Manufacturers across the country are uniting around efforts to attract the best and brightest talent to manufacturing careers. These efforts must start early if they’re going to have a steady pipeline of talent for years to come, and students enrolled in career and technical education (CTE) courses are the exact target group to attract to manufacturing careers. To aid in this work, The Manufacturing Institute, in partnership with SkillsUSA and the Student Research Foundation, have conducted an annual survey to identify the characteristics of experiences that impact student career choices. The purpose of the survey is to inspire dialogue between parents, educators, counselors and students, with the goal of better aligning programs and services with students’ needs and preparing them for careers ahead.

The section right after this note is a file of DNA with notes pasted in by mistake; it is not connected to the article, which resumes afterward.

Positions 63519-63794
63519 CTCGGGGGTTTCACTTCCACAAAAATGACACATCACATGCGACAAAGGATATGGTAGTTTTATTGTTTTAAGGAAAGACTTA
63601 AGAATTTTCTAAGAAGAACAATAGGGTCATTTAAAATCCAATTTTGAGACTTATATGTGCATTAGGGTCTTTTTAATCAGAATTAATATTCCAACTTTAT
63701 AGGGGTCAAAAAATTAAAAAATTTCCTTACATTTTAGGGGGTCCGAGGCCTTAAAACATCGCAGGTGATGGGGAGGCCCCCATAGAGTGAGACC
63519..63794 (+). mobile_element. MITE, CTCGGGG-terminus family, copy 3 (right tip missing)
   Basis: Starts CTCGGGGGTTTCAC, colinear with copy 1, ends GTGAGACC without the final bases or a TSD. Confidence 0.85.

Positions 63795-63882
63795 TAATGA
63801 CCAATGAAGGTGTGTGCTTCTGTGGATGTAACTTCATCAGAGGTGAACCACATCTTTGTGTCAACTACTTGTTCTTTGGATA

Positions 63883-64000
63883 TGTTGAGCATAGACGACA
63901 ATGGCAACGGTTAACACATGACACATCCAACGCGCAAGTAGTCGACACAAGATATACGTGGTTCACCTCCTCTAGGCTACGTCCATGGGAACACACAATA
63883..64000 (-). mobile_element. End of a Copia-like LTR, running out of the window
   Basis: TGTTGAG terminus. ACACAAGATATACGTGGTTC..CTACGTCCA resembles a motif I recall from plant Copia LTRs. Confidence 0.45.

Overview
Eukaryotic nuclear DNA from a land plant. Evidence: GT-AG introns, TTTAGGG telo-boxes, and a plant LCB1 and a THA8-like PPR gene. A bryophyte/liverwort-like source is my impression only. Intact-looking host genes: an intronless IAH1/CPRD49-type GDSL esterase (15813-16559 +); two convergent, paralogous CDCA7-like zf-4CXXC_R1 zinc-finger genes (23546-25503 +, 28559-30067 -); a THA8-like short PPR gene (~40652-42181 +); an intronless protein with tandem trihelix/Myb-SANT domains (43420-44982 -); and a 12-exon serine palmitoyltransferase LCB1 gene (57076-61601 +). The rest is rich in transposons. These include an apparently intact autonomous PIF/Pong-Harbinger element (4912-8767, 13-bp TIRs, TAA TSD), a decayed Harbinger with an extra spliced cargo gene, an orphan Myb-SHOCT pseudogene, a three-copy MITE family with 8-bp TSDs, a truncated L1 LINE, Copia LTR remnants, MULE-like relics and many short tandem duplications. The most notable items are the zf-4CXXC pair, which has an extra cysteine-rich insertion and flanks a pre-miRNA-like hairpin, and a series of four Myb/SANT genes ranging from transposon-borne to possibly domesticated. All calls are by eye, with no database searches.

Topline Report Findings
- 63 percent of students enrolled in CTE courses see their own interests and experiences as a major influence in their career pathway, and parents are the second-largest influence at 32 percent.
- 35 percent of students enrolled in CTE courses say they have no contact with potential future employers, with only 12 percent experiencing site visits, 20 percent having pathway-related summer jobs and 13 percent having pathway-related after-school jobs.
- CTE teachers believe industry-recognized credentials are valuable to students for beginning their careers, with 65 percent saying industry certificates are among the most valuable educational credentials after graduating high school.